Just like your food, your herbs should be seasonal, too: Brahmi, neem, shatavari, and manjistha will help you stay cool during summer months, and they’ll keep your microbiome in sync with the seasons.
The Link Between Seasonal Eating and Microbiome Health
Historically, all the foods and herbal medicines humans consumed were organic, local, and seasonal. And this had countless benefits that Western science is now starting to document.
For example, research has shown that soil microbes change from one season to the next, attaching to the roots of seasonal foods and herbs. Those microbes not only inoculate your gut with the appropriate seasonal bacteria, they also support the effectiveness and potency of the herb itself.
According to Ayurveda, seasonal soil microbes, when consumed with food or herbs, also act as circadian (seasonal) probiotics and bio-enhancers, supporting gut health and your immune system. Getting the right microbes from your organic foods each season allows you to boost immunity in the winter, decongest in the spring, and dissipate heat in the summer.
4 Herbs to Take in Summer to Support Seasonal Eating and Balance Pitta
Summer is typically a hot and dry season that follows a very wet, cool, and rainy spring. The heat of summer is the perfect antidote to help dry up excess moisture, mucus, or congestion that spring leaves behind.
Nature offers us a 365-day cycle of nutrition, in which heavy, warm winter foods deliver an abundance of fat and protein; lighter, austere, and dry foods force the body into a period of calorie restriction in the spring; and carbohydrate-rich foods fuel the body in summer.
There are several Ayurvedic herbs to take in the summer to support this natural cycle of seasonal eating:
- Brahmi (Centella asiatic) is one of my favorite summer herbs. I grow it every year in my garden. It enhances a salad, makes a great green smoothie, and can be brewed into a tasty tea.
Ayurvedically its tastes are bitter, astringent, and sweet, which are the three tastes that most effectively balance pitta. Even though brahmi is mostly a cooling herb and a great to antidote the summer’s heat, it can be used by all body types in all seasons.
Brahmi, aka gota kola, has numerous other health promoting properties. It’s known to support cognitive function by supporting better brain lymphatic drainage. It’s also one of the best herbs for maintaining a radiant complexion and supporting a healthy intestinal lining. Brahmi is also an adaptogen, helping the body cope with stress and emotional ups and downs.
Learn more about LifeSpa’s Brahmi Brain supplement.
2. Neem (Azadirachta indica) is perhaps the most famous pitta-pacifying herb. It has so many properties it is commonly called the village pharmacy. The traditional Ayurvedic doctor could give neem for almost any condition because of its broad spectrum effectiveness.
Neem has a bitter taste and is a refrigerant, which means it acts as the perfect antidote for summers heat. Also called the Queen of the Skin, it, like Brahmi, supports the healthy function of both the inner and outer skin.
Studies have also found that neem supports the healthy breakup of undesirable bio-film that allows bacteria to uncontrollably proliferate and disturb the delicate balance of the gut microbiome. By addressing the environment of the intestines and the proliferation of a healthy microbiome, neem has access to every organ and organ system in the body.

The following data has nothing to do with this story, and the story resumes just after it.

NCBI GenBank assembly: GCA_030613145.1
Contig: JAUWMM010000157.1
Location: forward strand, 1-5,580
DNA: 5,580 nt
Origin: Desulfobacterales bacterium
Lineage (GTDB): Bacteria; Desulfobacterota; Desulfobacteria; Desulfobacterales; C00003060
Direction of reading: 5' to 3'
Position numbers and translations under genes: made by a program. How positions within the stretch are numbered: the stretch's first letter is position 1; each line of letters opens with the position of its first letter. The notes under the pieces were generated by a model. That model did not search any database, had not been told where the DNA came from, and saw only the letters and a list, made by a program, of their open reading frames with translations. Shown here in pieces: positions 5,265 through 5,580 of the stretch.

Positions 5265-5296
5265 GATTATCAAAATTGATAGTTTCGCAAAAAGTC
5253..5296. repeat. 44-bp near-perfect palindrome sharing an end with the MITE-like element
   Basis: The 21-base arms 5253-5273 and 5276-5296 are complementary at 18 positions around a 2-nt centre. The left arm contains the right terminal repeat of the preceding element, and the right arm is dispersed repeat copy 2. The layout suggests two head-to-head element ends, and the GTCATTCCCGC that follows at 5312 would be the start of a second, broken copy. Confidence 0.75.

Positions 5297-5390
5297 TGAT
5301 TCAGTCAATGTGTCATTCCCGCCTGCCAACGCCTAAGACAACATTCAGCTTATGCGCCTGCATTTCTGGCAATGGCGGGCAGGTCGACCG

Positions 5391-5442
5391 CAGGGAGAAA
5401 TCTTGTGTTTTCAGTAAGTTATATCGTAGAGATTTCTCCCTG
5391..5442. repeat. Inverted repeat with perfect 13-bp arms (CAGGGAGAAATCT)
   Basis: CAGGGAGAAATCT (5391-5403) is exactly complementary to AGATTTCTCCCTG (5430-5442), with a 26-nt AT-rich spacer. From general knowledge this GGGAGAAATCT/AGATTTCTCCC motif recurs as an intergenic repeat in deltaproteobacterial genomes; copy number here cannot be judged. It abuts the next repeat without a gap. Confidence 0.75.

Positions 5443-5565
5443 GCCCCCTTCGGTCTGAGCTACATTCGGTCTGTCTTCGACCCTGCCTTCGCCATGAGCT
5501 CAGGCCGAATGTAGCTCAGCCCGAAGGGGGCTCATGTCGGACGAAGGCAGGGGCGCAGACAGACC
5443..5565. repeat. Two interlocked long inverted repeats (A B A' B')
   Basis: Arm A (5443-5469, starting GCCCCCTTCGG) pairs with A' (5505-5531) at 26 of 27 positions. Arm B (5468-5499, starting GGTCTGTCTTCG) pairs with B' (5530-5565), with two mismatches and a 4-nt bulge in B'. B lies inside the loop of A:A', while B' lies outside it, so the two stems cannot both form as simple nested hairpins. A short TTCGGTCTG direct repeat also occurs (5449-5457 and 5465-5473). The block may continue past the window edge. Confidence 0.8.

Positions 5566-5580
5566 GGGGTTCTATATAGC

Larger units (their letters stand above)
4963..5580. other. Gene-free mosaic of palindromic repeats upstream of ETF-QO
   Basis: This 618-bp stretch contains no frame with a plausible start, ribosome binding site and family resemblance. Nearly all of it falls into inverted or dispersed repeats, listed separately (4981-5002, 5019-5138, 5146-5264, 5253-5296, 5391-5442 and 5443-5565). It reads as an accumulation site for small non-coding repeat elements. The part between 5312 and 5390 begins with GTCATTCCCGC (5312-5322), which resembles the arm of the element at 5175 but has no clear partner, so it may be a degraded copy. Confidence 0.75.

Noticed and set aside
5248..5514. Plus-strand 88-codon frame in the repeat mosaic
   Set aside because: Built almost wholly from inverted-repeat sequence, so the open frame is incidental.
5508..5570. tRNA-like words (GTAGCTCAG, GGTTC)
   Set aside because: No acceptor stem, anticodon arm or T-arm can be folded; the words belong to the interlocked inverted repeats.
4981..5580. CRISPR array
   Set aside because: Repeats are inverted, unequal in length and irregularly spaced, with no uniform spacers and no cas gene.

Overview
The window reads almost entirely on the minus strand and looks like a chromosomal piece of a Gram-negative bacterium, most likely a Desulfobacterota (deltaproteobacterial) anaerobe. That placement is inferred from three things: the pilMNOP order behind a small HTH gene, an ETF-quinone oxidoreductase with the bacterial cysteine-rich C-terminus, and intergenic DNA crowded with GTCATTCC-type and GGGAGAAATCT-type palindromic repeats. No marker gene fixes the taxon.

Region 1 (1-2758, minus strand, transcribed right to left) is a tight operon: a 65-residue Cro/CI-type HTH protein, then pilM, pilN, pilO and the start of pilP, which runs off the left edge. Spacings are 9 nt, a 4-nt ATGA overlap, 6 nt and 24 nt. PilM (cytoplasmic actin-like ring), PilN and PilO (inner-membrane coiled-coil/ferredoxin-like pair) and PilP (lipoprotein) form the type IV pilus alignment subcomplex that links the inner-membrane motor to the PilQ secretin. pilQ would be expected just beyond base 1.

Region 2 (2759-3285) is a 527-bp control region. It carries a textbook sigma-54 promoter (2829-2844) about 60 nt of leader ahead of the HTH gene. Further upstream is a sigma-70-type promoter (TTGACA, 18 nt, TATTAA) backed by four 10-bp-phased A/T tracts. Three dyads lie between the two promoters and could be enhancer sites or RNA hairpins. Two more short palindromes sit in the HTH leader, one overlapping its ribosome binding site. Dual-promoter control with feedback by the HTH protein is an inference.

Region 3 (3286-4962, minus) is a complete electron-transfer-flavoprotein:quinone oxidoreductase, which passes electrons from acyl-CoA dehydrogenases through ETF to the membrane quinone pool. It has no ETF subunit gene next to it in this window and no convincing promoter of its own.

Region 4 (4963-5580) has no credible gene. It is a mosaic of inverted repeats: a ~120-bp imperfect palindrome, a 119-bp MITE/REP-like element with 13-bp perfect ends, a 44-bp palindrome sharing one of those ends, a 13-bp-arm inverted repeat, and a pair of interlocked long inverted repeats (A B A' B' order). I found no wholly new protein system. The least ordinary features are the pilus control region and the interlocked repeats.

Learn more about LifeSpa’s Neem Boost supplement.
3. Shatavari (Asparagus racemosus) is one of the most rejuvenating herb for both men and women. It has been wrongly pigeonholed as estrogenic and only for women, but studies show that it boost libido more in men than it does in women.
From the Ayurvedic perspective, shatavari is an ojas builder, which suggests that it supports immunity, a radiant complexion, energy, and vitality, as well as virility. It has a sweet and bitter taste and is therefore a very cooling herb.
Shatavari is also an unctuous herb that effectively resolves the dryness that comes with excess heat. Shatavari will not let the body or skin dry out each summer—a dryness that sets the stage for vata aggravation with the incoming cold and dry winter. Because of its natural coolingproperties, shatavari supports a healthy epithelial and healthy inner skin, including the lining of the intestines, stomach, lungs, and kidneys, making it one of the revered herbs of Ayurveda.
Learn more about LifeSpa’s Shatavari supplement.
4. Manjistha (Rubia cordifolia) is a bitter, sweet, and astringent root named after its very red color. Most herbs like manjistha that have strong red or blue coloration (including pomegranates, cherries, and berries) are rich in polyphenols and anthocyanins, which are known to be powerful antioxidants and blood and lymph cleansers. Manjistha may be Ayurveda’s most well-known lymph-moving herb.
As an antioxidant, manjistha combats age-related oxidation that initiates around the belly, where the lymphatic system starts. It has been studied to support a healthy complexion and lymph drainage from the skin, respiratory tract, intestines, brain and central nervous system.
It also supports a healthy immune response, the delivery of fatty acids for the body’s baseline energy, and is a processor of waste form the gut and intracellular spaces.
Learn more about LifeSpa’s Manjistha supplement.
Follow a Summer-Harvested Diet
At LifeSpa, we publish a free monthly seasonal eating guide that delivers recipes, grocery lists, and lifestyle tips, along with updated knowledge about the emerging science in the exciting field of seasonal eating. Learn more about how to get our free 3-Season Diet Guide in your inbox at the start of each month.
Stock Up on Summer Herbs
You can buy our summer Ayurvedic herb kit and get all four herbs at once at a discount, plus a copy of our summer grocery list, for healthy seasonal eating and self-care.